7 Ways Stress Affects Dental Health

stress and dental health

7 Ways Stress Affects Dental Health

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Believe it or not, stress can have a big impact on the overall health of your mouth. At Prescott Dentistry, we believe that the health of the body and the mouth are connected—that what’s happening in the mouth is a reflection of what’s happening in the whole body. We often think about the effects of stress on the rest of the body, while ignoring the connection between stress and dental health. Here are some of the things to be mindful of during this stressful time we are all facing right now: 

 

1. Mouth sores

Mouth sores are painful and annoying, and depending on their location, they can be embarrassing. Canker sores, or ulcers, which can appear inside or outside of the mouth, are often caused by stress—although there can be other causes like hormone changes, allergies, or nutritional deficiencies. 

Cold sores are fluid-filled sores, typically appearing on the lips, and are caused by the herpes simplex virus. Cold sores can only be flared by stress if you already have the herpes virus. 

 

2. TMJ issues

Stress and anxiety can cause you to unconsciously clench the muscles in your face and jaw. It can also cause you to grind your teeth while you’re sleeping. Both of these things can lead to jaw pain or TMJ (temporomandibular joint) issues. 

 

3. Poor oral hygiene 

When we’re stressed, we all tend to let certain parts of our routines fall away. Proper oral hygiene may be one of the first things many of us forget about during stressful times. Be sure to remember to brush your teeth twice a day and floss daily. Setting an alarm might help you remember. This is one of the easiest ways to prevent a dental emergency

 

4. Poor nutrition

Stress also often negatively impacts the way that we eat, which in turn greatly affects our oral health. We all know sugar is bad for our teeth. But what you might not know is that highly processed foods that are high in sugar and fat are more likely to create an acidic environment in the mouth. That acidic environment creates an ideal situation for bacteria to grow. Acid can strip the enamel, which serves as a protective layer for the teeth, making your teeth more susceptible to bacteria. 

Eating foods rich in calcium and magnesium, especially during times of stress, is important to prevent this acidity from developing. Green leafy vegetables and bananas are great sources of these essential minerals.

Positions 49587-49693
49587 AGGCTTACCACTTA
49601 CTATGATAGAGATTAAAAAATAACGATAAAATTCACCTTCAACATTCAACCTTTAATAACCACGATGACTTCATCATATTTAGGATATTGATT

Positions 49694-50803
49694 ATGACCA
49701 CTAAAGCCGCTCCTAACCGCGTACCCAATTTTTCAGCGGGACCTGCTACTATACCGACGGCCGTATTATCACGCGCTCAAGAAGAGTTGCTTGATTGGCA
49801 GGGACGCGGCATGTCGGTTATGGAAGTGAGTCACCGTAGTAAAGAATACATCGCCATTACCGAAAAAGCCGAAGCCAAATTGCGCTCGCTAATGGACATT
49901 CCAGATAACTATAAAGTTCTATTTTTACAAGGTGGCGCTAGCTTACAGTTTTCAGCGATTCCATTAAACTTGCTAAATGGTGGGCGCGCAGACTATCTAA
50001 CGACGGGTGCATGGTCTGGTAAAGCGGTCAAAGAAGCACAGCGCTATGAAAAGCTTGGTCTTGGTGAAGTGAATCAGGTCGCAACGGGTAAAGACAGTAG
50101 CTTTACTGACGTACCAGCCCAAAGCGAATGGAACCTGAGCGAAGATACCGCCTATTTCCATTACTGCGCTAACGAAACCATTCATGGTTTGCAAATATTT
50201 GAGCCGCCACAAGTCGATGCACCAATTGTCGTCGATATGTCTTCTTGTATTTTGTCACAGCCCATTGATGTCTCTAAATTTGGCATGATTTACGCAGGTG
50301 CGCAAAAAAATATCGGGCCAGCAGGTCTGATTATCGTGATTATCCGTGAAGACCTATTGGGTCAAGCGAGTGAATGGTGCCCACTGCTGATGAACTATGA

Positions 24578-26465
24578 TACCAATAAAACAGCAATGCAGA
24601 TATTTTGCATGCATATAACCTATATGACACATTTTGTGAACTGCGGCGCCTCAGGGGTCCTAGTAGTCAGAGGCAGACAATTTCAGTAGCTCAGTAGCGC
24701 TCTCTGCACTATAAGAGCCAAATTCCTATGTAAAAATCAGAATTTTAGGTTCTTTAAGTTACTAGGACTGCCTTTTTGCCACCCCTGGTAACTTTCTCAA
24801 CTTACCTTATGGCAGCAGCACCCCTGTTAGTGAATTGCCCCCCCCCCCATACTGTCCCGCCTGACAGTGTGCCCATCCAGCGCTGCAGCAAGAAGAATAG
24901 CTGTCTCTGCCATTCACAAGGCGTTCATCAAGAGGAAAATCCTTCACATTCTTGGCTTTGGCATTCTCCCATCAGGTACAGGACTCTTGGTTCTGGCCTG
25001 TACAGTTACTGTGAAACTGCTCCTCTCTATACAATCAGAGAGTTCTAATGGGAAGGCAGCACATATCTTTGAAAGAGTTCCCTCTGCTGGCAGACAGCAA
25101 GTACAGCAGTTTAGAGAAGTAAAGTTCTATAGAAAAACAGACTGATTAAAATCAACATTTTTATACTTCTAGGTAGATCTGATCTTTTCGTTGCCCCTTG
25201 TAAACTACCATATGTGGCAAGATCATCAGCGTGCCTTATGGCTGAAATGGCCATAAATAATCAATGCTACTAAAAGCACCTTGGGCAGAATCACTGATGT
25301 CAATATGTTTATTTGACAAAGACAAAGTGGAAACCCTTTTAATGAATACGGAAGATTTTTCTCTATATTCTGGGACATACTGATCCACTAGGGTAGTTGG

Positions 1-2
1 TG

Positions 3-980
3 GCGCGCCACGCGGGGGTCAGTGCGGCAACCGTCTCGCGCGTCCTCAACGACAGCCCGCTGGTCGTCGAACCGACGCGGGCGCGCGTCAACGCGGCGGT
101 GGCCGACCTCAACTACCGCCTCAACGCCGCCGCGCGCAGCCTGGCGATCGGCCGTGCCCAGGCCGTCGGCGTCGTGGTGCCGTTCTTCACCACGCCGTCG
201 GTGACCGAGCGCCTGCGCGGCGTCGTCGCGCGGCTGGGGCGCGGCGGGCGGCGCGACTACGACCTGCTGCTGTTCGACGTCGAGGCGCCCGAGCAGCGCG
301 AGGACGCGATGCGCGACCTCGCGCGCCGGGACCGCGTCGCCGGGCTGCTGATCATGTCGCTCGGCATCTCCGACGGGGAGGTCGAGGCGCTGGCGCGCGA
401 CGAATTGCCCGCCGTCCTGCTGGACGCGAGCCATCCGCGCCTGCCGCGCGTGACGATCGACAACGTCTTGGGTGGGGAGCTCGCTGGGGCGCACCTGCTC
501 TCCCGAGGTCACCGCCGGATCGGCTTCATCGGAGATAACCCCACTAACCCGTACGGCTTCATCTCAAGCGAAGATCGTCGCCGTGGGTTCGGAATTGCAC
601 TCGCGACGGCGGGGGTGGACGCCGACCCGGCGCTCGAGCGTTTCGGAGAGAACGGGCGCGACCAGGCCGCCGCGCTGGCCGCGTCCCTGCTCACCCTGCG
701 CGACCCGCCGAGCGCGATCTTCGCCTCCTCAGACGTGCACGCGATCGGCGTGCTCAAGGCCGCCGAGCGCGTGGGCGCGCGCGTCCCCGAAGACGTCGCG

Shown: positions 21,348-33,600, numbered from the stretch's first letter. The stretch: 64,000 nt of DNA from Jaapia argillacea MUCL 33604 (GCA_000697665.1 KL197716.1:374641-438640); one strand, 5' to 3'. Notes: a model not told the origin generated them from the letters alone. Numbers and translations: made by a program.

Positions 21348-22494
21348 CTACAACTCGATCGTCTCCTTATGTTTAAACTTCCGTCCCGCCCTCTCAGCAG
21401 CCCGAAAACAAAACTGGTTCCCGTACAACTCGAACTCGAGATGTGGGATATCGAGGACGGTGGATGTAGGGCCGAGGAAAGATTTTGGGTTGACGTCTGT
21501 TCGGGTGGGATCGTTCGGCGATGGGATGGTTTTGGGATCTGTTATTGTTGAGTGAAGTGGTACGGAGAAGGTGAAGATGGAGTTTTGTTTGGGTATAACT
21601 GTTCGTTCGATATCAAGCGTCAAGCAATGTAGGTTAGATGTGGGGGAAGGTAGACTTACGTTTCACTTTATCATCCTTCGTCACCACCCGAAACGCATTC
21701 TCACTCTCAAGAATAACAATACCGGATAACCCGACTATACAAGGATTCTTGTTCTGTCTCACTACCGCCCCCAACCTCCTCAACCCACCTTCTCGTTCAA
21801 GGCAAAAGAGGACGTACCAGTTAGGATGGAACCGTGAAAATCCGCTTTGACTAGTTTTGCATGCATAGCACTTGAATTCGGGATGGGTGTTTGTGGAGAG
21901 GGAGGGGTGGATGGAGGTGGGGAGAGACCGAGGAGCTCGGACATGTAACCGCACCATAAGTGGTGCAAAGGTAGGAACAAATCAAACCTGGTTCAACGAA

5. Dry mouth 

Stress and anxiety can cause dry mouth. There are several reasons for this—when you are experiencing anxiety you may be more likely to breathe through your mouth; some anxiety medications can cause dry mouth; and when you are stressed, you’re more likely to be dehydrated, as it is easier to forget to drink water throughout the day. 

Saliva is the first defense against tooth decay. When your saliva runs low you are at a higher risk for getting cavities and decay. Drinking plenty of water helps dry mouth. Not only does it keep the mouth moist, it also stimulates the salivary glands to produce more saliva, promoting moisture throughout the day. 

 

6. Bruxism

Stress can also lead to bruxism, or tooth grinding in your sleep. Since you may not even be aware that your teeth and jaw are working overtime while you’re sleeping, symptoms to look for are headaches, unexplained facial pain, a sore or tight jaw, neck aches, and earaches. If you are experiencing any of these, let us know. A mouthguard may be necessary, or we can discuss other ways to minimize damage. 

 

7. Gum disease

Stress can weaken your immune system, making you more prone to gum disease. A literature review that looked at studies conducted between 1990 and 2006 indicated a positive correlation between stress/psychological factors and gum disease.

Stay Healthy! 

The connection between stress and dental health has the potential to affect everyone, especially now. Be sure to take care of your mental health through activities like yoga, meditation or walking—and keep up with your oral hygiene. Our team at Prescott Dentistry looks forward to seeing all of our clients for routine preventative dental care soon. In the meantime, stay healthy and safe and please do give us a call if you need emergency dental care!